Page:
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Location: Toronto, Ontario, Canada

Writer/Curator/Founder of The Autism Acceptance Project. Contributing Author to Between Interruptions: Thirty Women Tell the Truth About Motherhood, and Concepts of Normality by Wendy Lawson, and soon to be published Gravity Pulls You In. Writing my own book. Lecturer on autism and the media and parenting. Current graduate student Critical Disability Studies and most importantly, mother of Adam -- a new and emerging writer.

“There is no hope unmingled with fear, and no fear unmingled with hope.” -- Baruch Spinoza

Saturday, July 01, 2006


The Circle of 4 -- with a postscript

Henry is away with Max in Italy setting him up for film school. Again, I am alone this Canada long weekend, and for yet another week. Against what could otherwise be a very empty house with cold stone floors, I hear the pitter patter of Adam’s feet following me ardently.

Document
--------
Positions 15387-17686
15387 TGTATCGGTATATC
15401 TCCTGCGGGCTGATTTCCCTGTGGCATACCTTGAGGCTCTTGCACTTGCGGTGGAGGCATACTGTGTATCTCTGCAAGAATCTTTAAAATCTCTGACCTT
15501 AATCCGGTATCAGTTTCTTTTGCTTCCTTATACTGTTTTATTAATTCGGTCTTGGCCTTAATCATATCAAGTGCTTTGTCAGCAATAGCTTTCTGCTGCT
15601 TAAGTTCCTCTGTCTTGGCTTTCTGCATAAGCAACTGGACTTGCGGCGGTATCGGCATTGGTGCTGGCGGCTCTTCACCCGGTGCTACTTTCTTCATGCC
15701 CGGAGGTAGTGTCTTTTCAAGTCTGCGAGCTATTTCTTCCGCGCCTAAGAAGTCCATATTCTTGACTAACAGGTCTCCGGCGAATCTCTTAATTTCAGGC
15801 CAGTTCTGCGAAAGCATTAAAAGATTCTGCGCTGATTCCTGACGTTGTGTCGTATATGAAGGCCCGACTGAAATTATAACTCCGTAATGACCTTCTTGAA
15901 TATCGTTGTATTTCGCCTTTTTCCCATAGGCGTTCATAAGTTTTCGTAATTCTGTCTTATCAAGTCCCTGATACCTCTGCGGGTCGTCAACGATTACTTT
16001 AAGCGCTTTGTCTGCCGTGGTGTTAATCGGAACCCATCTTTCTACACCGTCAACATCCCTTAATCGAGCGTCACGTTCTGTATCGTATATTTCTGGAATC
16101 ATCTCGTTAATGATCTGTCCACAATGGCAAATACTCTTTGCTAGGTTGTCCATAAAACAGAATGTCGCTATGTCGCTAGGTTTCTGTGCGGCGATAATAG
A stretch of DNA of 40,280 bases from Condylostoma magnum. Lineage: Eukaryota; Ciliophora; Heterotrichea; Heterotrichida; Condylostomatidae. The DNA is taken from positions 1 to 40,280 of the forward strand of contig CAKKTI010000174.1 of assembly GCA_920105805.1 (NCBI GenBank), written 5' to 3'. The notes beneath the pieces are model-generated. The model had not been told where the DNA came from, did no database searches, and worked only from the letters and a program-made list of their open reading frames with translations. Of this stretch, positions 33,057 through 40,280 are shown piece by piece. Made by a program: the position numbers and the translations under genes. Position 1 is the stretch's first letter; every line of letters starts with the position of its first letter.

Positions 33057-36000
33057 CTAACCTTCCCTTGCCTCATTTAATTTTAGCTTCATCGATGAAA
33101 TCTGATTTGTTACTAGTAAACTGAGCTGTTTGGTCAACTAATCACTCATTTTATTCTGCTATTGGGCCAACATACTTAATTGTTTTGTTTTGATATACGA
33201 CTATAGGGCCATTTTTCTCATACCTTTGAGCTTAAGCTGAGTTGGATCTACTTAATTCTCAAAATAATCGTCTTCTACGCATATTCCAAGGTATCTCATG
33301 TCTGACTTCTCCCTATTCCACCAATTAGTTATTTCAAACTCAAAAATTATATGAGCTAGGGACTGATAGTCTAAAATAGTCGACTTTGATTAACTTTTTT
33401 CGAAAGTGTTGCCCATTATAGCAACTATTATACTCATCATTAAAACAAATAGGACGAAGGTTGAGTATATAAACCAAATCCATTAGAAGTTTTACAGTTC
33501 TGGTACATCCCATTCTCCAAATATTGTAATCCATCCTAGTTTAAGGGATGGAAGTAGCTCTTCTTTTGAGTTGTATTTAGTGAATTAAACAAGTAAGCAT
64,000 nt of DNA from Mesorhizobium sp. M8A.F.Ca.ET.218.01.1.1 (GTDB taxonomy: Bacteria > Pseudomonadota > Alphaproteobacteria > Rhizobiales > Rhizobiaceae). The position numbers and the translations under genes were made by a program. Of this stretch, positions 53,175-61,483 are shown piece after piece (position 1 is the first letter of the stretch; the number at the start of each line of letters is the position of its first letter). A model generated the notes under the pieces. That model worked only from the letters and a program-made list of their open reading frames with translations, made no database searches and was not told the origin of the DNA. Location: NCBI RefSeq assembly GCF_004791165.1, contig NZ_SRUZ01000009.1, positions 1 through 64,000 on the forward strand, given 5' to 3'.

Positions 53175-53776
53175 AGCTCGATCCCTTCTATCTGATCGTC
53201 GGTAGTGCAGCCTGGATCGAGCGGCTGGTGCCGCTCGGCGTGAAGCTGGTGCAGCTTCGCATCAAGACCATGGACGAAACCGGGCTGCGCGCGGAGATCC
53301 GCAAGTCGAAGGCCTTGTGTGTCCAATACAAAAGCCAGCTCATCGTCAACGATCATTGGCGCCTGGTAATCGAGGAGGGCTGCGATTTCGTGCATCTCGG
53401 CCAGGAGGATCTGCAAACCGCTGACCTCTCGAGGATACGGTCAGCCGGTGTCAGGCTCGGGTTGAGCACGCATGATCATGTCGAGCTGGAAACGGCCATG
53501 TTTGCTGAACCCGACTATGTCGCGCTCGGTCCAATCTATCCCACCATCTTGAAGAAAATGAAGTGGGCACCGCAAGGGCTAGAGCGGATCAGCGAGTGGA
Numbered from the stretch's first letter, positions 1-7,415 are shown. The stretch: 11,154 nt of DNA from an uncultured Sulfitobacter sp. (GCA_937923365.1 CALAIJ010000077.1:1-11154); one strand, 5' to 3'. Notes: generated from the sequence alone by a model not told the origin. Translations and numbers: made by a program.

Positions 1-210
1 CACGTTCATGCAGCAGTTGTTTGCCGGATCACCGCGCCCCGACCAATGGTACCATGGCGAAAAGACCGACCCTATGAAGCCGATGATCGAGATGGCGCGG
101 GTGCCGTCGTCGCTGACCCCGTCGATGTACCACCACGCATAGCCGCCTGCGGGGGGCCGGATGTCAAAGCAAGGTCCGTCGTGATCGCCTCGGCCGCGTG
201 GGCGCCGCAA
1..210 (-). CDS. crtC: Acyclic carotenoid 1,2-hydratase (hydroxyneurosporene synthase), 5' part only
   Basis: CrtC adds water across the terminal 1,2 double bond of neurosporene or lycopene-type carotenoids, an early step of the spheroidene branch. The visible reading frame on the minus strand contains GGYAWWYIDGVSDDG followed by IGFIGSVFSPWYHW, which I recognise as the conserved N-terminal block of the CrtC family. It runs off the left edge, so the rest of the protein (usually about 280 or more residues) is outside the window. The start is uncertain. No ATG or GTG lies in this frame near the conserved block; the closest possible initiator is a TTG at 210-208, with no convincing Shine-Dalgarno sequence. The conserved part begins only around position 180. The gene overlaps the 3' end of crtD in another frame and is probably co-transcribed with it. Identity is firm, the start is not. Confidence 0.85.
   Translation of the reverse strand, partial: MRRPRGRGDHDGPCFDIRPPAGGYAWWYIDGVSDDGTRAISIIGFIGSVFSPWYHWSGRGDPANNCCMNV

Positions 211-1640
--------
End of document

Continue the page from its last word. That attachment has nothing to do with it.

Adam, just at the end of his school year, decided to begin his separation anxiety phase. Wherever I go, he will follow like my shadow – to the kitchen, up the stairs, to my office…to the bathroom. He is my loyal little lover-boy, enamoured with me, it seems. If I am ill and in bed for two hours, he will sit dutifully beside me. But if I go to get something upstairs and leave him behind for a minute, there is bedlam – whimpers turn to tears which turn to inconsolable wails.

He will no longer go to his long-time playmate/nanny, Flor – the very same woman who consoled him under the fluttering leaves of our hundred-year-old maple tree which seemed to covet them both when he couldn’t stop crying; the same woman who tried alongside me to put him to bed, which often took up to three hours; the very mate who taught him how to climb his first climbing wall just when I thought he might be so motor-challenged, and it might take him much longer.

Yet, Adam will go to Grandma and easily abandon me. But he will run away at the sight of Flor’s face. Flor, a single, forty-something Pilipino woman, a Jehovah’s Witness, who it seems, has devoted her entire life to praying to God and to the raising of Henry’s five children. She is in tears, “I love him so much,” she said to me yesterday as I tried to console her. “He doesn’t like me anymore.” Flor is a child-spirit in a woman’s body --jolly and playful. She does not yield to tears often.